Father’s Day was a good one, with the kind of pampering and relaxation I have come to look forward to at this stage of the game. Amazing to think that I’ve now played the role for over eight years. As my sister says, I got to “practice” on Levi for a few years before that, when they moved to Brooklyn, and she’s right, to a point. I did get to try out my material, see what got laughs and what didn’t. I got to do the swagger thing. Most importantly, I had to try and understand what the world looks like to a young boy, and what a child needs from the adults around him.


It’s no easy task doing this day in and day out, year after year, which is why I believe it is entirely appropriate that there be a day dedicated each year to celebrating the fathers. Let time stop for us dads once a year, I say. Why not?


Yesterday started the way it was meant to. Diego pushed open the door at around 8 or so with a plate of food – some waffles, eggs and fruit, arranged nicely. As a treat, Jeanette prepared cafe con leche, heavy on the milk and sugar, the way I love -- and, for dietary reasons, no longer take -- my morning coffee. Jackson followed with a lovely card the three of them had made with the heading, “My Favorite Thing About Daddy…” with their answers scattered about in vivid crayon. I can't decide if my favorite answer is "He feeds us" or "He likes Kings of Leon." Jeanette even sketched a lovely portrait of me, looking dapper in a yellow shirt and green tie, and I thanked her, not only for making me skinny, but giving me hair to boot. She has me asking, "Honey, have you seen my wallet." (I have no idea what that's all about. You'll have to ask her...)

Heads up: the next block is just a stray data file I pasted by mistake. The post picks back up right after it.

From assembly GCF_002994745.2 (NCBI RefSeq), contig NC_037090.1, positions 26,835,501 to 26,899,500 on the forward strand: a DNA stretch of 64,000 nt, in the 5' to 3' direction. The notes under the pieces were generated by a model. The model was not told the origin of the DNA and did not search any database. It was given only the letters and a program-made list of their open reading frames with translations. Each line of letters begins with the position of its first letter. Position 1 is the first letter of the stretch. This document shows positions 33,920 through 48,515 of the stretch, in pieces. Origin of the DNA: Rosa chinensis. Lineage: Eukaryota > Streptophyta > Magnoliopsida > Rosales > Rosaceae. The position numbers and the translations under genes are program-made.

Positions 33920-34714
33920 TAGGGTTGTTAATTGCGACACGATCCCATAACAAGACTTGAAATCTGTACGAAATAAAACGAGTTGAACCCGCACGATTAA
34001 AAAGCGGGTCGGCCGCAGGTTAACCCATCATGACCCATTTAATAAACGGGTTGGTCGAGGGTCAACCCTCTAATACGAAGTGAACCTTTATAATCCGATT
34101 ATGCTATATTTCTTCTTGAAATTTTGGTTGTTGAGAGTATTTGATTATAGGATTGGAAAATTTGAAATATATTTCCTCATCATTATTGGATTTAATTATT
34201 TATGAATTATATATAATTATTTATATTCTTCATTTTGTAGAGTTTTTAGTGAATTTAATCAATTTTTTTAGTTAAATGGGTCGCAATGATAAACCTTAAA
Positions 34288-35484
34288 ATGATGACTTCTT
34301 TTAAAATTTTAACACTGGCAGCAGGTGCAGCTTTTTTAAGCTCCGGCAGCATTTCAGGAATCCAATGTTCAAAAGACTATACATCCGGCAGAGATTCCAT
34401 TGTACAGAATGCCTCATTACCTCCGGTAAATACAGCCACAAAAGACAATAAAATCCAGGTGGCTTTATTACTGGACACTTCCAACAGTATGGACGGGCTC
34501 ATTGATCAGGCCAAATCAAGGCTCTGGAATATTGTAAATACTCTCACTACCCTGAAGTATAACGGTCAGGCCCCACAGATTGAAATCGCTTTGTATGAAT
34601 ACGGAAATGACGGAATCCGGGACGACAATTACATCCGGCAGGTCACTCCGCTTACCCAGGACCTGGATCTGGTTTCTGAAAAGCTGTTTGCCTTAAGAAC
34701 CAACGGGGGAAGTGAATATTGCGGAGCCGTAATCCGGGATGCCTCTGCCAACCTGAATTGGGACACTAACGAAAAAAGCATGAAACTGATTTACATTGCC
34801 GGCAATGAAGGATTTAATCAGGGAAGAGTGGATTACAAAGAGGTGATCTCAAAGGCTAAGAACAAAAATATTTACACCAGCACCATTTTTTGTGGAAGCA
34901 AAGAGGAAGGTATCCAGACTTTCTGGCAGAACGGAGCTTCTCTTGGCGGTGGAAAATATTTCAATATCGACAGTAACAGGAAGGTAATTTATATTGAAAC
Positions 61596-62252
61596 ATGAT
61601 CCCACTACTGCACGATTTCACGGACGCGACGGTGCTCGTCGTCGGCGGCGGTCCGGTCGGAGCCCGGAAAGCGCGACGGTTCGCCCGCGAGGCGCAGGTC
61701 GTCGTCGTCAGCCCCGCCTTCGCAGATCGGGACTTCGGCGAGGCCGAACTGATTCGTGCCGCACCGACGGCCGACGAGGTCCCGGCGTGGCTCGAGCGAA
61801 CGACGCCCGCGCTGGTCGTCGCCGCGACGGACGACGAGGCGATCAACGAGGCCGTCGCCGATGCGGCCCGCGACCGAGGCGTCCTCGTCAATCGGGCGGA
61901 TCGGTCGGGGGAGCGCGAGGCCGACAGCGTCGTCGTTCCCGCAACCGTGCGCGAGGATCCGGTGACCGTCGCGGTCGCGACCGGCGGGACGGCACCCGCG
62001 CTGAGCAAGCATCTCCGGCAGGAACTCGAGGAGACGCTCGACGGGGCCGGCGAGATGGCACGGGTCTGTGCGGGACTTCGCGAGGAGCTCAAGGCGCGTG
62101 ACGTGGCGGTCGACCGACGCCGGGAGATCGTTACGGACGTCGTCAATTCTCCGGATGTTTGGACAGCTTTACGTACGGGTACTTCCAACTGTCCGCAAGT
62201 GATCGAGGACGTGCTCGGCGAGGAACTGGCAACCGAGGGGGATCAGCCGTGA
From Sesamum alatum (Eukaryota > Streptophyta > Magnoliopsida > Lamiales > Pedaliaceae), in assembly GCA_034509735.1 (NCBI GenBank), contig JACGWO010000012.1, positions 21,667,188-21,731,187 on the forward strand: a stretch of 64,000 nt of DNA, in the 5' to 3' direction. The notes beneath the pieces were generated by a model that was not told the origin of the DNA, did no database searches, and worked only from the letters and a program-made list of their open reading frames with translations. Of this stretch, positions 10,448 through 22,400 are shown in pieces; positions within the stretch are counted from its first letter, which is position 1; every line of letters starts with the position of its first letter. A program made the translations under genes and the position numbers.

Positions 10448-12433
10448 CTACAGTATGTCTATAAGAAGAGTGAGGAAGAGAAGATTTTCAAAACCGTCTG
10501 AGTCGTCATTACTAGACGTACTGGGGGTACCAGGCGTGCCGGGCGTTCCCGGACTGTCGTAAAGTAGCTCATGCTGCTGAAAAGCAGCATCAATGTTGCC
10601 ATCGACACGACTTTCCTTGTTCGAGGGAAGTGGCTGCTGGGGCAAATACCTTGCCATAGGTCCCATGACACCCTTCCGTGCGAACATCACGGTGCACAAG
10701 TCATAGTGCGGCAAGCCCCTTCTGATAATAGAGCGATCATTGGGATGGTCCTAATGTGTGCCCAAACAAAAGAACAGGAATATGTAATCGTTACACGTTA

We hustled into the car later, so that I could make my 11:30 massage appointment. The therapist did a good job, but having my face – full of sinus infection – shoved down onto the face cushion was a distraction and made it impossible for me to reach my usual level of relaxation I attain during a massage. (Snoring and drooling.)


Afterwards, we had brunch at a place we’d never been – a solid Tex-Mex joint called Santa Rita’s. It was a moment of appreciation for me: unlike New York, here one can just walk into a brunch on a holiday (a “second-tier” holiday, granted, but still) in a good restaurant and be seated immediately. And with parking! We discover new places all the time, and continue to be pleased by the vast majority of them.